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Eye-fi Doubles Down on Speed, Capacity, and Hotspots

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Eye- Fi announced today that they’re filling out the rest of their X2 line with double the capacity and 802.11n, adding Connect and Explore models to the previously released Pro X2. In addition, they’ve added even more hotspots to their upload service, doubling their number.

The Eye-Fi Connect X2 and Explore X2 join the Pro X2 as Eye-Fi’s new family of products, each with Class 6 performance, an 802.11n radio for significantly faster uploads and Endless Memory mode. All Eye-Fi Cards will be available at retailers including Best Buy, Office Depot, Amazon.com, Adorama, B&H and J&R.

Eye-Fi Connect X2 – At 4GB capacity, the Eye-Fi Connect X2 will automatically upload JPEG photos and videos to the computer and one of more than 25 online sharing sites, such as Flickr, Facebook, YouTube or Picasa, through a Wi-Fi network. MSRP: $49.99.

Eye-Fi Explore X2 – At 8GB of capacity, the Eye-Fi Explore X2 will automatically upload JPEG photos and videos to the computer and one of more than 25 online sharing sites. It offers lifetime automatic geotagging so photos and videos arrive at the user’s computer with location information already included to identify where the image was captured. Explore X2 also offers one year of hotspot access for uploading away from home at more 21,000 hotspot locations across the Unites States and through open hotspots. MSRP: $99.99.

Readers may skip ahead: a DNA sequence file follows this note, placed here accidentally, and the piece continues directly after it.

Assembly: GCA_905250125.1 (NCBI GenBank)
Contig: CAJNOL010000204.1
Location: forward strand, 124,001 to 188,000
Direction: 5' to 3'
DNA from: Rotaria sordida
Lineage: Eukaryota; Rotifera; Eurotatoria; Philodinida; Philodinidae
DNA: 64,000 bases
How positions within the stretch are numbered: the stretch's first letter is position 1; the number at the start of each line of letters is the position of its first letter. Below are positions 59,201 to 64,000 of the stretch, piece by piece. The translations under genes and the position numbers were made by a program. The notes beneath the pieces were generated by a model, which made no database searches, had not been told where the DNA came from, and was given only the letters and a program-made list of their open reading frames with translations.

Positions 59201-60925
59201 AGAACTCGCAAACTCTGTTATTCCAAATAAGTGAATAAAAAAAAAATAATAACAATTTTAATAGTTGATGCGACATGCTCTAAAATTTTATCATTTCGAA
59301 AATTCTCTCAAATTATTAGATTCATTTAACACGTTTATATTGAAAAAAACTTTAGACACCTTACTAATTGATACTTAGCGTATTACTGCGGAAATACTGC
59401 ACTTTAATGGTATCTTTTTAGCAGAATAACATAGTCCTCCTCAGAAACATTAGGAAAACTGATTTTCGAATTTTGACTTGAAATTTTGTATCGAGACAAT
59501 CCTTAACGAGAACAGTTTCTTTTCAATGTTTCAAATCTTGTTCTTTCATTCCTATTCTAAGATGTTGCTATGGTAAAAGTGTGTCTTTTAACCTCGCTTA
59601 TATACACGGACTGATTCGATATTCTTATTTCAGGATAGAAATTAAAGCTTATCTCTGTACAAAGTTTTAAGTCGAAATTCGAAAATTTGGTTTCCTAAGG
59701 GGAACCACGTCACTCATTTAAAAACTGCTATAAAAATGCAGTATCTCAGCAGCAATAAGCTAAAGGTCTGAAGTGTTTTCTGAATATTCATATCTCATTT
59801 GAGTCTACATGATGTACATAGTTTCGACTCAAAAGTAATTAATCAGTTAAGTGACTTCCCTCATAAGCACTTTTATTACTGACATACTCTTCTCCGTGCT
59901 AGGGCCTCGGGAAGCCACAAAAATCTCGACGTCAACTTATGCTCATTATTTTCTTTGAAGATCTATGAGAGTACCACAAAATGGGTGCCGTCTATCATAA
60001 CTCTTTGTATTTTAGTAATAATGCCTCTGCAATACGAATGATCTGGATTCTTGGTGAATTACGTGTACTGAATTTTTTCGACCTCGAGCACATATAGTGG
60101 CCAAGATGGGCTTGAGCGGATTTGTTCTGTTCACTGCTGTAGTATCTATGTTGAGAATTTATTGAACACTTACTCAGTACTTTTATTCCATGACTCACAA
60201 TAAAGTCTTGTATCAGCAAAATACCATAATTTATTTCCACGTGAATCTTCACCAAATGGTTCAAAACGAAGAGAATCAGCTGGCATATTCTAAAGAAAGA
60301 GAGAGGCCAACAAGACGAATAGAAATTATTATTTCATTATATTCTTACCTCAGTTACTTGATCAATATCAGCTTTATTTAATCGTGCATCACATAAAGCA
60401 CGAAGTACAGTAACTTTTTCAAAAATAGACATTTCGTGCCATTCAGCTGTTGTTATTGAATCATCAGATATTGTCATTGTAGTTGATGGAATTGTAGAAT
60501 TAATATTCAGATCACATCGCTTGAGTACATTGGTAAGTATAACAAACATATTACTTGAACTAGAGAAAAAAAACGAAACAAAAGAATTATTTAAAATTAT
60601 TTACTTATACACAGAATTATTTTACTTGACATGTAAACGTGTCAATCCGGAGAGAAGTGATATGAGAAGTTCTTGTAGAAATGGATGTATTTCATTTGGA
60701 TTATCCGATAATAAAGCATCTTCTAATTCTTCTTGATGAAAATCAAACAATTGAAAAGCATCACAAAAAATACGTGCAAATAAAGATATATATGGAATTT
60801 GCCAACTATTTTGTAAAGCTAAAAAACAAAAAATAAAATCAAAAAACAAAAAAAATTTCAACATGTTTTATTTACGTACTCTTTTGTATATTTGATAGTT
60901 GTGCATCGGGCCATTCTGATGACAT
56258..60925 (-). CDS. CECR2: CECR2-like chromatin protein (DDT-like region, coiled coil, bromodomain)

Double the Hotspots Makes Uploading Even More Convenient

Beginning March 31, any existing or new Eye-Fi user with an active hotspot service plan can upload at more than 21,000 hotspots across the Unites States, including Starbucks and BP gas stations. Users simply walk into a supported hotspot, turn on their camera, and photos and videos will automatically upload to their computer or favorite sharing Web site. Users don’t even need to have their computers with them. Users can also upload through any open hotspot with no user agreement page. For a complete map of supported hotspots, please visit http://www.eye.fi/how-it-works/features/hotspot-access

Alleged Apple fanboi, accused Android apologist, and confirmed Microsoft MVP for touch and tablet Mark Sumimoto a.k.a. Sumocat dabbles in all areas of mobile computing with a focus on Windows-based Tablet PCs and pen input. A mobile computing enthusiast since 2004, he pioneered the field of ink blogging via his personal blog, Sumocat's Scribbles. His current tools include a Fujitsu Lifebook T900, TEGA v2, and iPhone 4. Email: sumocat [at] notebooks.com

1 Comment

  1. Chris Hickie

    03/23/2010 at 7:48 pm

    How many people out there have 802.11n actually working reliably either at home or work? I last tried (second time) about a year and a half ago, using several different “n” speed routers and had no luck connecting to any of the supposedly “n” capable wireless cards on my Lenovo X60/61 tablets.

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